Sunday, August 11, 2019

Traveling through Life

By faith, Abraham obeyed when he was called to go out to a place that he was to receive as an inheritance; he went out, not knowing where he was to go.

We have been hearing a lot about Abraham lately in the liturgy over several recent Sundays. According to the account in Genesis, Abraham - at the astonishing age of 75 – was commanded by God to move from his ancestral home to a new land which God promised would belong – eventually – to his descendants. Unlike so many migrants, past and present, Abraham not only got to bring his wife and his nephew, Lot, but also their herds of animals and whatever other possessions he had accumulated in those 75 years. The New Testament author of the Letter to the Hebrews rightly wanted to emphasize Abraham’s faith. And surely Abraham’s faith was the most important thing he brought with him, but obviously those other people and things that he brought along mattered to him too.

Jesus famously told his disciples to travel light, to trust in God’s care for us in money bags that do not wear out, an inexhaustible treasure in heaven. We all appreciate that detachment from other people and from possessions may be important – and at times absolutely necessary. Still, as Aristotle insisted, a life without friendships would be hard to bear. And Jesus himself valued his friendships, as did his disciples in the early Church. As for things, they too can be very attractive. All those homes and cars and gadgets we accumulate may weigh us down with possessions - and possessiveness - and may distract us from more important human relationships; but we know that they can also make our lives easier and more fulfilling in some fundamental ways. Even those phones and computers and other technological toys that, on the one hand, may make our social interactions so artificial may, on the other hand, also make some social interactions possible that wouldn’t even happen otherwise.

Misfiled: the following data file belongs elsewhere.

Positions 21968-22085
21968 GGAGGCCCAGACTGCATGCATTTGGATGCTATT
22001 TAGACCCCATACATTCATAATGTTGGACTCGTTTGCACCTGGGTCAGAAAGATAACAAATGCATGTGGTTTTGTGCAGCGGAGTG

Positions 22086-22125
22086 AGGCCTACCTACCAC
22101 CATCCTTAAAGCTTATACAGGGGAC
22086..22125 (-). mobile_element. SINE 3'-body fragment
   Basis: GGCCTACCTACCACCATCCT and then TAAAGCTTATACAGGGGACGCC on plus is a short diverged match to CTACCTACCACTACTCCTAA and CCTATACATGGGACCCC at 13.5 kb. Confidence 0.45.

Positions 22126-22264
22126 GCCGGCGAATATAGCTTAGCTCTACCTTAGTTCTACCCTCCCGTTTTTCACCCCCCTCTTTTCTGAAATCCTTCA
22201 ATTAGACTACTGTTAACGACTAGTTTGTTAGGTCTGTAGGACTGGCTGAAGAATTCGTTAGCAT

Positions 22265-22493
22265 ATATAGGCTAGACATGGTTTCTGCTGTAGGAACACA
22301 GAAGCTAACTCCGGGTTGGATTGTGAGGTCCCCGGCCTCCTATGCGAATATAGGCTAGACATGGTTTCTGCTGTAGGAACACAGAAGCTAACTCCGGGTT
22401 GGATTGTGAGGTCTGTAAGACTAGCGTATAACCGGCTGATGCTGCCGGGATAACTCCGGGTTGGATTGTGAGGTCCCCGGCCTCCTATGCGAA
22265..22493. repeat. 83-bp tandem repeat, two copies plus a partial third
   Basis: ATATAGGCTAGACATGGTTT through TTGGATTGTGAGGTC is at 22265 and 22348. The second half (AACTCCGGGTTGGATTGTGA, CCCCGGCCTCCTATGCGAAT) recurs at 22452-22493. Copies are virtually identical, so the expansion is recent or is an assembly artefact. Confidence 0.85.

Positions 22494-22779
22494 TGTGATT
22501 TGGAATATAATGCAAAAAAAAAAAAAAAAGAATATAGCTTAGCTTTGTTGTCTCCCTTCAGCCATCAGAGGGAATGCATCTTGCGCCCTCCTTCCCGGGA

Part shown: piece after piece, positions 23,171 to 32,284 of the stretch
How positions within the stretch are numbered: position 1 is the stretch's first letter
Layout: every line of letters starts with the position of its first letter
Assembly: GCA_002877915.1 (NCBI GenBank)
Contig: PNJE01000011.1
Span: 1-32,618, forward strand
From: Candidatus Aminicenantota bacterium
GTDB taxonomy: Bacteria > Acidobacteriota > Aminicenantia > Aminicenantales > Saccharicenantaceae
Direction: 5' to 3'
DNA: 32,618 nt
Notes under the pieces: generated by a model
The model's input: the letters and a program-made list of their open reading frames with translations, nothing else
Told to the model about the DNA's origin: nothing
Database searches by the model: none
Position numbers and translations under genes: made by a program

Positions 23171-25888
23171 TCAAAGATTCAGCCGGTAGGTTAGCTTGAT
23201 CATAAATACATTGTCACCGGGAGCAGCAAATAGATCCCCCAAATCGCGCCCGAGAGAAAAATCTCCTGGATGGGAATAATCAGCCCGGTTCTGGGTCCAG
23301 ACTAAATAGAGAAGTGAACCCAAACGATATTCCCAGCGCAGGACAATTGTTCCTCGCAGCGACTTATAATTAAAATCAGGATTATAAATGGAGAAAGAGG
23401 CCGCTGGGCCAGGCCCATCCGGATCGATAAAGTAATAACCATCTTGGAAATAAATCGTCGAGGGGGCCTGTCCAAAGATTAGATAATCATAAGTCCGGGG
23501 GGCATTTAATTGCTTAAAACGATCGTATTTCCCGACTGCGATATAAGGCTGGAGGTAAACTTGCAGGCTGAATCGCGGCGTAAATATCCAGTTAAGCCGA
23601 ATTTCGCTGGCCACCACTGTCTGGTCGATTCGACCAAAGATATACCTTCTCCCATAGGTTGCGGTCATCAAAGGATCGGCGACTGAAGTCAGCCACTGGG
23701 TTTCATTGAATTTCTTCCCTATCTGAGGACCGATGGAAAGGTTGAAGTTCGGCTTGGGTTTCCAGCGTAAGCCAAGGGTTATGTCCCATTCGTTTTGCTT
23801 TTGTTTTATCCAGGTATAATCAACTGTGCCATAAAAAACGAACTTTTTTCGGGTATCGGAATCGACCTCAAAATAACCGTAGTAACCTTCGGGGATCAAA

So I think Abraham basically got it right when he realized that living productively in this world and maintaining fulfilling human relationships were important values in themselves and would always require paying attention to other people and things. But what made Abraham’s human relationships and possessions so especially meaningful and gave them a whole new dimension was the confident faith that freed him always to respond trustingly to God’s commands, wherever that took him.

So it must be for all of us, as we navigate our way through the ordinary demands of daily life and the extraordinary challenges of this increasingly troubled time in which we live.  A faith like Abraham’s invites us to recognize, even in the challenges we encounter, new opportunities to respond to, new opportunities to rediscover the heart of who and what we are fundamentally meant to become, by means of our relationships with other people and things – and so become the people we hope to be when we settle down once and for all forever in God’s kingdom.

Homily for the 19th Sunday in Ordinary Time, Immaculate Conception Church, Knoxville, TN, August 11, 2019.

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